FAQs

1. What is P2H's Mission Statement?

Our mission is to reduce the cost and time it takes to place a service dog with a person in need. We accomplish this by nurturing, socializing and training purposely-bred Labrador Retriever puppies, for donation, to carefully selected service dog organizations.

2. Does P2H Donate dogs to individuals in need?

We do not donate puppies to individuals looking to train their own service dog.  Our puppies are donated to carefully selected service dog organizations.

 

However, P2H has recently embarked on another industry first.  This program will be called the started service dog program and will allow individuals, who want to be involved in the training of their own service dog, access to young adult dogs, between the ages of 12-14 months.  These dogs have illustrated outstanding focus, and attention, in public settings.

3. Why do you breed and nurture puppies?

The seminal research on the genetic impact on the social behavior of dogs conducted by Dr. John Paul Scott and Scott Fuller can be found in their book Genetics and the social Behavior of Dogs. Their research found the approximately 35% of the dogs social behavior as an adult is genetically based while 65% is attributable socialization and nurturing during the sensitive period of the pup's 

life( first 12 weeks).  Project 2 Heal's breeding and nurturing process uses pedigree research and information from our breeder mentors. We have developed a 

process of using Early Neurological Stimulation coincidental to Early Scent Introduction followed by Puppy Prodigy and clicker training. Our pups go to their service dog organizations not only knowing how to learn but also knowing that training brings rewards with it.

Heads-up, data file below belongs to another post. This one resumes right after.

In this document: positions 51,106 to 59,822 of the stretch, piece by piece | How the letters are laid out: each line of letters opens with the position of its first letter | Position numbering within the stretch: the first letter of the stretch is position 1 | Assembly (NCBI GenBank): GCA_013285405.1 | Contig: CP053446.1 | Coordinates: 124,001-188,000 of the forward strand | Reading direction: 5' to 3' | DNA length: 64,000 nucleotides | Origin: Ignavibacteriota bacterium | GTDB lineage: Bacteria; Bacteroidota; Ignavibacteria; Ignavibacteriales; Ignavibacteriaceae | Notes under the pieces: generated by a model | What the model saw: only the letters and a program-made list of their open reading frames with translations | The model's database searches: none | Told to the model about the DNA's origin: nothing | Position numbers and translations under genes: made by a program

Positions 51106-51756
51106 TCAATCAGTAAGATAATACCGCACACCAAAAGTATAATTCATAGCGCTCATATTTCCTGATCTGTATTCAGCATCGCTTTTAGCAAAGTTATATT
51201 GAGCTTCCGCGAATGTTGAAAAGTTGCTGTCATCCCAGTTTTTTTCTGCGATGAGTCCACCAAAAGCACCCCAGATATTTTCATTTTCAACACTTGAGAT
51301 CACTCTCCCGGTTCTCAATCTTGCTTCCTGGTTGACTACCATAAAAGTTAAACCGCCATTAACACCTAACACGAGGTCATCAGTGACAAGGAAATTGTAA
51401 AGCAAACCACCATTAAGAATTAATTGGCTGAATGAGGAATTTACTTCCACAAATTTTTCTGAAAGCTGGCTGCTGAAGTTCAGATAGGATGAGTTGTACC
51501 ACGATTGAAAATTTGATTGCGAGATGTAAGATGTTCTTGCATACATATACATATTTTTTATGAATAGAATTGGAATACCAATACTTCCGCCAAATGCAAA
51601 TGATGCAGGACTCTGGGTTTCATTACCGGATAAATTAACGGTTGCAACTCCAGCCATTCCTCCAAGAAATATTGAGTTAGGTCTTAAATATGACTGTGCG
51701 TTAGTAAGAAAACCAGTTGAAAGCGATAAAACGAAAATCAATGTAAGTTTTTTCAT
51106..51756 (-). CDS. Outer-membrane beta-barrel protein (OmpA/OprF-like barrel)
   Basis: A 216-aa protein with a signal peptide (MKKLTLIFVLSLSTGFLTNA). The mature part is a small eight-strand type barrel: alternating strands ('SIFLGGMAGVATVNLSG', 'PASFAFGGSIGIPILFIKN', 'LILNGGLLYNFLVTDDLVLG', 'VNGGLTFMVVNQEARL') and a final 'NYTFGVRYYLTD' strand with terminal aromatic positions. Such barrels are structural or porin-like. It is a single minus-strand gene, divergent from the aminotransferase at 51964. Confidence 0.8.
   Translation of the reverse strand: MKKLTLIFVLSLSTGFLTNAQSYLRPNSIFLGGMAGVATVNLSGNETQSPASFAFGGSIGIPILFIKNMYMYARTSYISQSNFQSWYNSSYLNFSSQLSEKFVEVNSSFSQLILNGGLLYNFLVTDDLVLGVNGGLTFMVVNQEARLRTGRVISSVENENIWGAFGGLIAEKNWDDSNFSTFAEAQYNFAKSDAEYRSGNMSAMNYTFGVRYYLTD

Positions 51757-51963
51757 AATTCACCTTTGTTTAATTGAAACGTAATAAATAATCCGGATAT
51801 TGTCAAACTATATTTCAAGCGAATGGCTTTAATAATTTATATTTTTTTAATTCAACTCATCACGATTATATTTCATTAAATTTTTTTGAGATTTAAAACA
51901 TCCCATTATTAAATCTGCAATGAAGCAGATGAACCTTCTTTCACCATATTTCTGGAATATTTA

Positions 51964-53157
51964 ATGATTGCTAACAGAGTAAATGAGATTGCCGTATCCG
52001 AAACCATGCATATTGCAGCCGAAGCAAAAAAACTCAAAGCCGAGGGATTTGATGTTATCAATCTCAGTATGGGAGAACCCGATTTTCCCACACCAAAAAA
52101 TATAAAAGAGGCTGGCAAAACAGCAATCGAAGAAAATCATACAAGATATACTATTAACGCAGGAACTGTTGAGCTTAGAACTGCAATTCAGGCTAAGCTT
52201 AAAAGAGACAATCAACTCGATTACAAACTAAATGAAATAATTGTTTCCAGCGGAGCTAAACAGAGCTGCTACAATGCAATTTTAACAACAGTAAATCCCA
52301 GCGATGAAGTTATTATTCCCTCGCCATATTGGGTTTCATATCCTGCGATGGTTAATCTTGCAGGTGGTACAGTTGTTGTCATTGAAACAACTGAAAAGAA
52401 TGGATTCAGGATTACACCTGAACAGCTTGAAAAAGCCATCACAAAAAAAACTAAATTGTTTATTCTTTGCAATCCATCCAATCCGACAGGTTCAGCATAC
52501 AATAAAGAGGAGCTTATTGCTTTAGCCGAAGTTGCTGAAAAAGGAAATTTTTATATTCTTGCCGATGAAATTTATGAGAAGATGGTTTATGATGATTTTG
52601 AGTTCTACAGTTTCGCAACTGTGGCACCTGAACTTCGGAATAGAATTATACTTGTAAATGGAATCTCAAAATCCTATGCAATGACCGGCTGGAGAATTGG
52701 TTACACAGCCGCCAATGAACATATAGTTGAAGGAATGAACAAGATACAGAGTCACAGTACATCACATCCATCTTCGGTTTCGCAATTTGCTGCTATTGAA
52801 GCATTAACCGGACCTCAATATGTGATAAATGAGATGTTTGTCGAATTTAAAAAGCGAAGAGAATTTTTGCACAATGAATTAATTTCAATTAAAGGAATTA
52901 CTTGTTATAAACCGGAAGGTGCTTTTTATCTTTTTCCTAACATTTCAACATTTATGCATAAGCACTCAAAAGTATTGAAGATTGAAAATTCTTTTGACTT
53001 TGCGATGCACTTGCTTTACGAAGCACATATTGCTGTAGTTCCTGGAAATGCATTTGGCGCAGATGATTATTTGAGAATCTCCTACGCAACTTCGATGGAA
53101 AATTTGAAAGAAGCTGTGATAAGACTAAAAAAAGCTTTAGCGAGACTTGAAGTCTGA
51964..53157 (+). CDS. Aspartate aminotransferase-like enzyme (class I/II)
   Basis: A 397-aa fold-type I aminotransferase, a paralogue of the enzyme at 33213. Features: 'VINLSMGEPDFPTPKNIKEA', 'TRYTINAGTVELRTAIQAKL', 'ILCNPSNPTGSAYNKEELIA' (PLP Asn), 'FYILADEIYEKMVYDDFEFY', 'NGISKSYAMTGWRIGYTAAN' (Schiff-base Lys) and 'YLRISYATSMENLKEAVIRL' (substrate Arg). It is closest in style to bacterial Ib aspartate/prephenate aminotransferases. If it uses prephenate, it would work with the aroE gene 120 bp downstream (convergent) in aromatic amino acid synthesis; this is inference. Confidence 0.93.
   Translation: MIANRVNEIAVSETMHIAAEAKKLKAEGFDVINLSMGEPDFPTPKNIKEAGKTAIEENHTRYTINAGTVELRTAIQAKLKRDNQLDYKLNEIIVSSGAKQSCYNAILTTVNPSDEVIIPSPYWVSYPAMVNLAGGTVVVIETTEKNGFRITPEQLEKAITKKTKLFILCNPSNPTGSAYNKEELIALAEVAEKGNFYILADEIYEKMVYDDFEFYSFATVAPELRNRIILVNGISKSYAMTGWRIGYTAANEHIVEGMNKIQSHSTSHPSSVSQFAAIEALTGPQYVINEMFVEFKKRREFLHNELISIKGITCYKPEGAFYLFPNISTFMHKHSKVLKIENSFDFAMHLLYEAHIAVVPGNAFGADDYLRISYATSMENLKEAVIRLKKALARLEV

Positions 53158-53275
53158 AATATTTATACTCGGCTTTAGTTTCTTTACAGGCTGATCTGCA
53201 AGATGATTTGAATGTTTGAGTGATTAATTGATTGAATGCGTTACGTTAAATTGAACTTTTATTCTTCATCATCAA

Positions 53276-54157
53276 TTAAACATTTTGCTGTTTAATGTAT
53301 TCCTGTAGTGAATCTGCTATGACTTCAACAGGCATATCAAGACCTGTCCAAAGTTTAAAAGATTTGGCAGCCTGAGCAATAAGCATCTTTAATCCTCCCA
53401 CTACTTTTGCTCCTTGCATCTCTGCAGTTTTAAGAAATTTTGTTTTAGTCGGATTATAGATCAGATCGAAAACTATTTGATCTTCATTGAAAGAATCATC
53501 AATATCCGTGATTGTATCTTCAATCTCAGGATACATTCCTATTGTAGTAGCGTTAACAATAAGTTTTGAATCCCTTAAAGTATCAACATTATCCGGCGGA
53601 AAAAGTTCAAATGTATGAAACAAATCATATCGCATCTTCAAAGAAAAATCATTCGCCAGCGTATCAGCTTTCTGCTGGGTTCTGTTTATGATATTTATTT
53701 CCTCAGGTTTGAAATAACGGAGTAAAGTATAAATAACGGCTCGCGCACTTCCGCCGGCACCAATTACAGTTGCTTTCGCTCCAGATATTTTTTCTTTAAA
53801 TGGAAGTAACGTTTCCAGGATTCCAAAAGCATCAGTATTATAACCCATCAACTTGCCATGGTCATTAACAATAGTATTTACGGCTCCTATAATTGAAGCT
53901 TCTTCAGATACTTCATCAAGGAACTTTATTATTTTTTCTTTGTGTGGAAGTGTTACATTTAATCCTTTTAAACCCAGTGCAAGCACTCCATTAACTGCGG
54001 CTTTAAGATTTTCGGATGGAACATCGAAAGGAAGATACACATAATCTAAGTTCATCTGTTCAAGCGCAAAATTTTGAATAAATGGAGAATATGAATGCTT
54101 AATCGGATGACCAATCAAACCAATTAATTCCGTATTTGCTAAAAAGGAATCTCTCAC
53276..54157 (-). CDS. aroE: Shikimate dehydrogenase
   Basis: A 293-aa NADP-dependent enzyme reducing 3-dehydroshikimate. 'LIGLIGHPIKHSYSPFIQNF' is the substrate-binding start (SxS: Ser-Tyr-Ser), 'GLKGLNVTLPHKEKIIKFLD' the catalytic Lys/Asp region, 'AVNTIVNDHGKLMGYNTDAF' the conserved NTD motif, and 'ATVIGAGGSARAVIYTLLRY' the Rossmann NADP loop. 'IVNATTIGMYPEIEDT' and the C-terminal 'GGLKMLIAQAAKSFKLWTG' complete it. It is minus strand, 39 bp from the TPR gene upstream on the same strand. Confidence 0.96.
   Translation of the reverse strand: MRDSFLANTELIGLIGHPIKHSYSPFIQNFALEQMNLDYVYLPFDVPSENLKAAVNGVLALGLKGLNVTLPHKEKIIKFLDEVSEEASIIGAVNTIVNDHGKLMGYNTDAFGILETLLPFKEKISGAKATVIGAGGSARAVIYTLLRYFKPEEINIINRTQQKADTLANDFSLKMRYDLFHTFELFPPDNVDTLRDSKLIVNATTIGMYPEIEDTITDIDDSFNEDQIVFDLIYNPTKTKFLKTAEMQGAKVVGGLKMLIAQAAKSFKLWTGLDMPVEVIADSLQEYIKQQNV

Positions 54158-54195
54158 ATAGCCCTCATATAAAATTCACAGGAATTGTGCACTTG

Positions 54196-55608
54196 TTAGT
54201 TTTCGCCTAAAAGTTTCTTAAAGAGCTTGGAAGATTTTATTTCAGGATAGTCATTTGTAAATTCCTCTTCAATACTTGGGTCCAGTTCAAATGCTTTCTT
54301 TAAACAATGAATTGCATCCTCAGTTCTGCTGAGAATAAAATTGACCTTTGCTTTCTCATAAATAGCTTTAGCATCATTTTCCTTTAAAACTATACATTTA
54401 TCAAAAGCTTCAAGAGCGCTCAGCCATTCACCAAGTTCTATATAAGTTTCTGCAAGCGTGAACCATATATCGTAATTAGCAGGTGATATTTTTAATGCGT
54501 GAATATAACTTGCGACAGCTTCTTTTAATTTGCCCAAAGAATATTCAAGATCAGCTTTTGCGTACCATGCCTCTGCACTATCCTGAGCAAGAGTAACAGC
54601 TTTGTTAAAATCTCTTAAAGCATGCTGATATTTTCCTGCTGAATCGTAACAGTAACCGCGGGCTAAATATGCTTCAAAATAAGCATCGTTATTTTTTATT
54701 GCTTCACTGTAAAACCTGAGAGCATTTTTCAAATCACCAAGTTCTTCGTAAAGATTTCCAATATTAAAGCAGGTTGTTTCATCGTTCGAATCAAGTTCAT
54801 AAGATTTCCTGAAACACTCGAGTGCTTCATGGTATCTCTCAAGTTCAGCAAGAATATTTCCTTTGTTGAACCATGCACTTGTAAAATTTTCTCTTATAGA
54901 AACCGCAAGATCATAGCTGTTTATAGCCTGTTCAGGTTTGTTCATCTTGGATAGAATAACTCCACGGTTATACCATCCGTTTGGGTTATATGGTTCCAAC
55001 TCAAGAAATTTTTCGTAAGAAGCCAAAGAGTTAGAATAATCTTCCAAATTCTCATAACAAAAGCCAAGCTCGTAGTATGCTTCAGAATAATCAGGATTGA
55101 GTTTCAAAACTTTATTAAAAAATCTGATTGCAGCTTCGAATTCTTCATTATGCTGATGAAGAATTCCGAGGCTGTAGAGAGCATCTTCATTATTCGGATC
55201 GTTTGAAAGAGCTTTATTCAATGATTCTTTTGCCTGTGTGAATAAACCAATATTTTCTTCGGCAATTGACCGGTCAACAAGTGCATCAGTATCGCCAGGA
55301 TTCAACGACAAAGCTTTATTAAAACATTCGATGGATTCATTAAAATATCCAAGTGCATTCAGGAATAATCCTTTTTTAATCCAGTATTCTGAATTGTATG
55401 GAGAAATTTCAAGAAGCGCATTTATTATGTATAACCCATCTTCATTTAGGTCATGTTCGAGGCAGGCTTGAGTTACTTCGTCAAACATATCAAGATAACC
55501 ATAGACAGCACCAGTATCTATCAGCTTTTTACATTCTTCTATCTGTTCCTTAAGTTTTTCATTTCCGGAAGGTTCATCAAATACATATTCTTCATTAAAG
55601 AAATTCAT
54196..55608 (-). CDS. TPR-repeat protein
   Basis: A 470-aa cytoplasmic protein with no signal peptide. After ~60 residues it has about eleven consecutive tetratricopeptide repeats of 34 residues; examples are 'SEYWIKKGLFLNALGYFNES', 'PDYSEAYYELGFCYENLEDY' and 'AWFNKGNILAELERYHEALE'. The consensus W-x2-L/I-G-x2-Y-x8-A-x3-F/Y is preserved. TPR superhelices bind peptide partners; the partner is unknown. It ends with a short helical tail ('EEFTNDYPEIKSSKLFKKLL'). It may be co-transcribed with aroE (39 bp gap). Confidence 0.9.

4. How long does P2H keep a puppy?

P2H keeps puppies anywhere from 8-16 weeks of age, program dependent.  16 weeks is the end of the sensitive period.  Together with the recipient organizations, P2H decides what is in the best interest of each puppy.

5. Are there other organizations like P2H?

A handful of the most of the well funded service dog organizations have their own breeding program.  The primary source of dogs for other service dog organization are shelters and rescues

P2H is the only organization like this in the country, however our success as led to request from other countries like Israel and Hong Kong.

6. What is the success rate for  P2H dogs?

Feedback from our partners, across the country, suggests that our pups pass service dog training between  60% to 100%! This compared to the main source of success rate of dogs obtained from rescues and shelters, which is under 20%.

The Project 2 Heal pups that are not partnered as service dogs many times become skilled companions to children whose special needs do not reach the level of needing a service dog.

7. What is the success rate for shelter dogs placed in service dog training?

A study by a major service dog organization found that on average that 12.5% of dogs taken from shelters and rescues can pass the service dog training. 

 

If you walk into the shelter and there are 100 dogs, on average 8 dogs are picked for training, and on average 1 will succeed in service dog training.